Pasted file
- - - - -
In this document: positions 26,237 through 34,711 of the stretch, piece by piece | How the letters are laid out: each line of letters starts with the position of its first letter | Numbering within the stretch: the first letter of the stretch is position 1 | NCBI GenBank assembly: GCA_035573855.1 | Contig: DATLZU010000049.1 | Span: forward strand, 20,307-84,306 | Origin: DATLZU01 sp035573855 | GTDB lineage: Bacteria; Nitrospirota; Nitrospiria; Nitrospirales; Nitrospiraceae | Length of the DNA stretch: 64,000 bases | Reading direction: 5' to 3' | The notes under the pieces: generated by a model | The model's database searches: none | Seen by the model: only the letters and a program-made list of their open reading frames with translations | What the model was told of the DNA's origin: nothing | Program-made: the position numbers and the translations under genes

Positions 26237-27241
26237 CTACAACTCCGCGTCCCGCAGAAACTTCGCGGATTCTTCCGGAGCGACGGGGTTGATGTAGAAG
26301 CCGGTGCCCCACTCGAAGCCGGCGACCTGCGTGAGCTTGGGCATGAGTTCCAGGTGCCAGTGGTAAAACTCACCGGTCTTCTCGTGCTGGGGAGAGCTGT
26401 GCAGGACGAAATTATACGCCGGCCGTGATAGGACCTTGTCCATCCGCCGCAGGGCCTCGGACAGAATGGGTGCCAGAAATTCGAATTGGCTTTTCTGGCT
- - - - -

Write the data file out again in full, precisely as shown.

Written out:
In this document: positions 26,237 through 34,711 of the stretch, piece by piece | How the letters are laid out: each line of letters starts with the position of its first letter | Numbering within the stretch: the first letter of the stretch is position 1 | NCBI GenBank assembly: GCA_035573855.1 | Contig: DATLZU010000049.1 | Span: forward strand, 20,307-84,306 | Origin: DATLZU01 sp035573855 | GTDB lineage: Bacteria; Nitrospirota; Nitrospiria; Nitrospirales; Nitrospiraceae | Length of the DNA stretch: 64,000 bases | Reading direction: 5' to 3' | The notes under the pieces: generated by a model | The model's database searches: none | Seen by the model: only the letters and a program-made list of their open reading frames with translations | What the model was told of the DNA's origin: nothing | Program-made: the position numbers and the translations under genes

Positions 26237-27241
26237 CTACAACTCCGCGTCCCGCAGAAACTTCGCGGATTCTTCCGGAGCGACGGGGTTGATGTAGAAG
26301 CCGGTGCCCCACTCGAAGCCGGCGACCTGCGTGAGCTTGGGCATGAGTTCCAGGTGCCAGTGGTAAAACTCACCGGTCTTCTCGTGCTGGGGAGAGCTGT
26401 GCAGGACGAAATTATACGCCGGCCGTGATAGGACCTTGTCCATCCGCCGCAGGGCCTCGGACAGAATGGGTGCCAGAAATTCGAATTGGCTTTTCTGGCT